“Take for instance the Winter Olympics that I recently worked on as the Ceremonies Audio Director. During the Opening Ceremony one of the main ‘ice crystal’ structures of the giant crystalline cauldron got stuck because the sliding door in the stage was frozen partially open, kind of like a faulty garage door. Somehow one of the sensors that triggered the ice shard to elevate into position got toasted, and although the hydraulics underneath were working the door just wouldn’t open. This was happening at the most dramatic moment of the ceremony of course, and the delay caused a domino effect. We were forced to go back in time – ie, jump to an earlier Timecode location – but of course each ‘segment’ of the event starts at the top of a new ‘hour’ and once you change it, everything that syncs off it is forced to change too. In addition to extending the music playback via loops we had to be very careful not to go back in time on the Timecode or all hell would have broken loose. Let’s just say things got a bit interesting… When that sort of thing happens it really comes down to everyone knowing what to do and staying calm, and that’s how it played out. Fairlight operators Steve Logan and Rob Stefanson calmly muted the Timecode and looped the audio while others ran around under the stage looking for a fix to the stuck roller door. My job in that situation is basically about pulling everyone together and onward through the process.”


The conversation meandered on between Bruce and I for another hour or so, Bruce kicking back in his Santa Monica hangar with a beer by this stage. We chatted about everything from hearing protection and mixing with earplugs – “I think mixing with earplugs is totally rude. It’s not fair on the audience that you should protect your own hearing and blast theirs” – to digital amps – “maybe they sound solid on the bass but in the mids and highs they suffer from the same thing that CD suffered from back in 1980. They’re nice and light and all that, but you’ve made a serious compromise in my view.”

We also chatted about Elvis and Springsteen, and on this last topic he mentioned another couple of classic anecdotes:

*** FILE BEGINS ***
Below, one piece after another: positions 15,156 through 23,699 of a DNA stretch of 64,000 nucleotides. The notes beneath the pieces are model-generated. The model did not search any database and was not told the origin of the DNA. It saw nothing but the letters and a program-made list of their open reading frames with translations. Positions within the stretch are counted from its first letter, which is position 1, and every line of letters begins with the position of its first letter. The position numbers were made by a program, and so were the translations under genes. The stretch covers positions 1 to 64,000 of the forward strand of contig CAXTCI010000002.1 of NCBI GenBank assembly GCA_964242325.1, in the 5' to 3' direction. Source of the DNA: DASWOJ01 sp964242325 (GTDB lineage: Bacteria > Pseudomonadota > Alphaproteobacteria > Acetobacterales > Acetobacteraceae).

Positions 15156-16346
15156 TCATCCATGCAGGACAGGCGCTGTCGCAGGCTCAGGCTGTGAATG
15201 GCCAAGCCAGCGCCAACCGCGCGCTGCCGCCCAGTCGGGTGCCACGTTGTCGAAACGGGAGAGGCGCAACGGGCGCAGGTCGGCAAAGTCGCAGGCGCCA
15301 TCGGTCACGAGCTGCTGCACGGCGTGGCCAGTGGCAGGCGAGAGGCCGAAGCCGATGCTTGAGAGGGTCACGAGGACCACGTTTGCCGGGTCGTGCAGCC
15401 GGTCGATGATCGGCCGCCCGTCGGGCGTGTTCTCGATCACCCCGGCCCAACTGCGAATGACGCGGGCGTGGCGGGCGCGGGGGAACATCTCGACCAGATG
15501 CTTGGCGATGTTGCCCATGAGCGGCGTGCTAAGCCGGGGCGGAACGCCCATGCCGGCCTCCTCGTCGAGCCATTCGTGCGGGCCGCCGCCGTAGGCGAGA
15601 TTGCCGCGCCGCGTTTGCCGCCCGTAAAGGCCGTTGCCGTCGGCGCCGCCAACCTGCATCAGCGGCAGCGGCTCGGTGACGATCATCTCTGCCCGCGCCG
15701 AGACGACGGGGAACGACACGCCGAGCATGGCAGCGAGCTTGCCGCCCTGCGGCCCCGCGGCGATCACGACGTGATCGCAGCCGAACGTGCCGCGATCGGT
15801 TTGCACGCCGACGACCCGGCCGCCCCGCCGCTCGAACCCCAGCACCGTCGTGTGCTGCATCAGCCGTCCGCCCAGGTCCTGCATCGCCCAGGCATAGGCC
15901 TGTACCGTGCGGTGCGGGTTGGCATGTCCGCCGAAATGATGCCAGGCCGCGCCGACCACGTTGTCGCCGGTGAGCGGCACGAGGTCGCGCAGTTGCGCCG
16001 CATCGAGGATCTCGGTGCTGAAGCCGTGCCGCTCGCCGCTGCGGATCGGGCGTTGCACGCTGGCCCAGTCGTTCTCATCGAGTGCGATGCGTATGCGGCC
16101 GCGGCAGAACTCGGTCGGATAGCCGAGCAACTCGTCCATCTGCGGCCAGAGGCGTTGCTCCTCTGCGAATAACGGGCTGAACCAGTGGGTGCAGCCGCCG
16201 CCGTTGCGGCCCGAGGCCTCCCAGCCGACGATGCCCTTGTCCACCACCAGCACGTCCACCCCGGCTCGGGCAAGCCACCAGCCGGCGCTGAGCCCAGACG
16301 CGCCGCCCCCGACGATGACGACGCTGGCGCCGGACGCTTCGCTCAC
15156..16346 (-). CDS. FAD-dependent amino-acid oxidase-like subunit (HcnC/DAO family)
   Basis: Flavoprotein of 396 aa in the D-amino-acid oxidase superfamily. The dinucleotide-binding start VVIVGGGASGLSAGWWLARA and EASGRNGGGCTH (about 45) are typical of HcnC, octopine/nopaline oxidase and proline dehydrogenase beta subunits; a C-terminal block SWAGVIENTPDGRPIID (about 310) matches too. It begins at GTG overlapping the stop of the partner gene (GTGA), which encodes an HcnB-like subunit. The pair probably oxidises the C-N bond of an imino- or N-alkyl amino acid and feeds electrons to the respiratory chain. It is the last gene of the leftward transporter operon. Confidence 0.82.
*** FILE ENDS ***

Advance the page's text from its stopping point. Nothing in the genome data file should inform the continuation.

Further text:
“Elvis and I had a lot of intimate conversations over the years, but he was older so I never really got to know him the way I might have if I’d been closer in age. I remember he used to sit me down and we’d have these strange conversations about numerology, which his hairdresser had got him into. I was a non-believer so I was always making wise-arsed comments back. I remember one night we were sitting up in his suite for ages talking about this stuff while all the show members were on the bus downstairs waiting to leave… he made them wait for quite some time from memory while he went through all these examples in a book where he’d taken a bunch of notes.

“It was nice to have him respect me and like me, of course, but in truth I think I had a much more extensive relationship with Springsteen – we were pretty much the same age. I remember once Bruce bought me a Jeep to thank me for all the work I’d done. I was shocked because he wasn’t one to do that sort of stuff…

“Have you still got the Jeep?” I asked.

“No, I sold it. I got sick of bouncing around the place in it.”

In one final classic insight into how Bruce lives his life, I got this email from him the day I sent this article over for him to read before AT went to press:

“I’ve got a depressingly high stack of old pictures stashed in my hangar, but most aren’t particularly hi-res. I’ll pull out a couple of storage boxes when I’m at the hangar later today. I’m meeting a friend of mine at the airport today and we’re flying out to Mojave Airport to see the Virgin Spaceship, which is being built and tested there.”

SBruce Jackson is headlining this year’s Integrate expo. Hear Bruce present at 3pm on Day 2 of the show (25th of August). Also on Day 2 of Integrate, Bruce will be heading a Main Event Panel with other members of the Winter Olympics and World Expo teams. Otherwise catch Bruce on site at AT World.


BJ: Jands was just two eager electronics enthusiasts – myself and Phil Storey – who built whatever the hell they felt like. Jands started to become really successful and the rental thing started to pay for us to design new stuff, and it just went from success to success. But we were young and eventually we got the shits with each other and sold out to four guys who still own the company today.

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Issue 93


Ableton Live 12
What’s in. What’s out. What to expect.